Krista Speaks from the PulpitOver these past five years, I’ve been utterly charmed with the effort that’s put into producing a weekly national program. We’ve been making great commitments to reveal this part of the process through releasing Krista’s unedited interviews, videotaping editorial sessions and face-to-face interviews, and blogging about the correspondence we have among our staff and the ideas that inform our roles.

But, commitments require Krista (and sometimes staff) to speak at public and private events — ranging from speaking engagements at our funders’ board meetings to lectures at local public radio stations’ fundraising events. These forums can be quite inspirational and enlightening, revealing another aspect of Speaking of Faith's mission to reach larger and more varied audiences.

My goal is to share more of this side of Krista and Speaking of Faith with you. One way to do this: put our managing producer’s iPhone to work. A savvy news person, to be sure, Kate’s also a poet and quite a wit — an exquisite match for Twitter (follow us @SOFtweets). She acceded to my request and so began the experimentation while Krista, at the invite of WLRN, spoke at Trinity Episcopal Cathedral in downtown Miami:

I’ll be retweeting our managing producer’s Twitter fiesta from Krista’s event at Trinity in Miami tonight. Doing some catch-up now.
7:19 PM Apr 23rd from web

RT @katemoos In the Green Room eating Sun Chips. That is not a product placement. http://twitpic.com/3uw9v
7:20 PM Apr 23rd from web

RT @katemoos Miamians v. friendly plus equip seems to work. Winning combination! Plus warm here.
7:20 PM Apr 23rd from web

RT @katemoos Am told Miami audinces come late. Don’t fret. I’ll manage my little punctual problem. Cuticles. Joke.
7:20 PM Apr 23rd from web

RT @katemoos Krista and Mabel. Mabel makes everything work. http://twitpic.com/3uy30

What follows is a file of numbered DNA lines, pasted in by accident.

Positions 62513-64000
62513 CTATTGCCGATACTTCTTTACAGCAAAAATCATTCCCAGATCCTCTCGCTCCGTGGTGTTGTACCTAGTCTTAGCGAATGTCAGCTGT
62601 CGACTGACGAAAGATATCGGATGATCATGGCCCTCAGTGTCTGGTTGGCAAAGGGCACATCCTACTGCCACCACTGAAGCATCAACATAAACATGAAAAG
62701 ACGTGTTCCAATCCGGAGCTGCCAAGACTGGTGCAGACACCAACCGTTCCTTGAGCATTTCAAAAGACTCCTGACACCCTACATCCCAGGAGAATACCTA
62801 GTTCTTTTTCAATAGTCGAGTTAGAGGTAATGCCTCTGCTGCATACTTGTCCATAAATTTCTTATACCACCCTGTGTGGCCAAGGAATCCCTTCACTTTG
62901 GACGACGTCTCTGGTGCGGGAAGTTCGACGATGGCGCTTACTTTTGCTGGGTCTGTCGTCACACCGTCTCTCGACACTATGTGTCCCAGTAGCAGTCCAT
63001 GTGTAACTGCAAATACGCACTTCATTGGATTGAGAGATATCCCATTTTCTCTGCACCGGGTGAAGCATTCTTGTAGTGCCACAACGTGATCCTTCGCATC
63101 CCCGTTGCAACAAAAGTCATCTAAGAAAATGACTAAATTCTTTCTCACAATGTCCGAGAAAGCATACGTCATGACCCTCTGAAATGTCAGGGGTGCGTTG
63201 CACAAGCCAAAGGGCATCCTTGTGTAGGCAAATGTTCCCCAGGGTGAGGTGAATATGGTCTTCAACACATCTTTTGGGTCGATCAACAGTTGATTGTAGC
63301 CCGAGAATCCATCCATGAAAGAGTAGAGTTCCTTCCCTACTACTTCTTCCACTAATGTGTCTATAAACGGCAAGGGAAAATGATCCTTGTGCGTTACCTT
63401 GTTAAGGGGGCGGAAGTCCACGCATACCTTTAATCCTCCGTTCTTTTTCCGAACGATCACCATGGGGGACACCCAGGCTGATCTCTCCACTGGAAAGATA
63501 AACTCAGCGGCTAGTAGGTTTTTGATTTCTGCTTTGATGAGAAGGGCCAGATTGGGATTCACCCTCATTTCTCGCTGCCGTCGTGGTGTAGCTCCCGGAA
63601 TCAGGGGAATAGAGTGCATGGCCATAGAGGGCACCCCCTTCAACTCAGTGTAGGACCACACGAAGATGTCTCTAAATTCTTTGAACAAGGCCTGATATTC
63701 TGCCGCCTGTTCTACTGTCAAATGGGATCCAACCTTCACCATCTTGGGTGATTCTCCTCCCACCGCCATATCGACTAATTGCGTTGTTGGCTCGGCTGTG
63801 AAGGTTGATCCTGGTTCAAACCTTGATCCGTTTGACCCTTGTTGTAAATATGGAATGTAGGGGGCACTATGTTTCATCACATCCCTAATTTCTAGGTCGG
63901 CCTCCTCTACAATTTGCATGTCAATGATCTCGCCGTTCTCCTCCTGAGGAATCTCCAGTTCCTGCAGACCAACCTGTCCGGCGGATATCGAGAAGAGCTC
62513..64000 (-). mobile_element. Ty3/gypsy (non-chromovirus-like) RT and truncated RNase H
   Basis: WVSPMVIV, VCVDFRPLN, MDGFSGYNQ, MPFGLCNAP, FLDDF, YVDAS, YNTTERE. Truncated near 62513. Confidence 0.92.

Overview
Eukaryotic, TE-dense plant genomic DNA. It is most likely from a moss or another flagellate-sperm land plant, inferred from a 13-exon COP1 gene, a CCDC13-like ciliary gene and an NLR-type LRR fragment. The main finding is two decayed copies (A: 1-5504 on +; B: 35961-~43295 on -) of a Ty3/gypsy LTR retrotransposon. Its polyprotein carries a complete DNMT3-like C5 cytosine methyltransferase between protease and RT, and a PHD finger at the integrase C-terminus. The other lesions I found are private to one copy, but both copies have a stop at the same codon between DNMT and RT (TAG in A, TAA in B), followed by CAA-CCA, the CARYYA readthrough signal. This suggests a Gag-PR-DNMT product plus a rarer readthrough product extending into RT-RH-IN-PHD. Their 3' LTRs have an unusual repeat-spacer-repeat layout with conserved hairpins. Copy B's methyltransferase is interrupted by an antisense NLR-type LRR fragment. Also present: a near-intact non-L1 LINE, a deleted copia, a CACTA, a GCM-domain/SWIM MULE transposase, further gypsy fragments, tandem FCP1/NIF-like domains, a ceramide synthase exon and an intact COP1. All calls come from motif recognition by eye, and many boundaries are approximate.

7:21 PM Apr 23rd from web

RT our senior producer @mitchhanley @katemoos Glad to hear the equipment is working. How’s the turnout?
7:22 PM Apr 23rd from web

RT @katemoos @mitchhanley Little hard to say but 400?
7:22 PM Apr 23rd from web

RT @katemoos Krista sites Parker Palmer. To let the soul speak one must create quiet, trustworthy spaces.
7:23 PM Apr 23rd from web

RT @katemoos @mitchhanley Sorry that was a typo. 300?
7:23 PM Apr 23rd from web

RT @katemoos I am a drop in the ocean. But I am also the ocean. Larry Ward
7:24 PM Apr 23rd from web

@katemoos is on a roll. She was hesitant to commit to too much for Krista’s event tonight. Parker Palmer, Larry Ward, and Sun Chips Kate? :)
7:26 PM Apr 23rd from web

RT-1 @katemoos questioner here asks Krista to account for that Scottish singer.
7:28 PM Apr 23rd from web

RT-2 @katemoos KT’s theory on that is short. But she applauds intimacy of radio. Sound.
7:28 PM Apr 23rd from web

RT @katemoos Iphone battery death! GBye dear Tweets! From Miami, Katy Lou signing off.
7:31 PM Apr 23rd from web

Oh no! @katemoos is down. Any stealth twitter junkies in the Cathedral?!
7:32 PM Apr 23rd from web

@lance_agena Oh, back-ups, back-ups, back-ups. We always prepare for Krista but how about behind the curtains. I will or I’ll retweet if so.
7:38 PM Apr 23rd from web in reply to lance_agena

One final RT from our dear @katemoos: BTW anyone calls me KatyLou and I will find you and make you pay. Finito!

7:39 PM Apr 23rd from web

Well, we’ll be doing more of our regular twitter conversation. Next week Krista speaks in Cleveland, using her new format.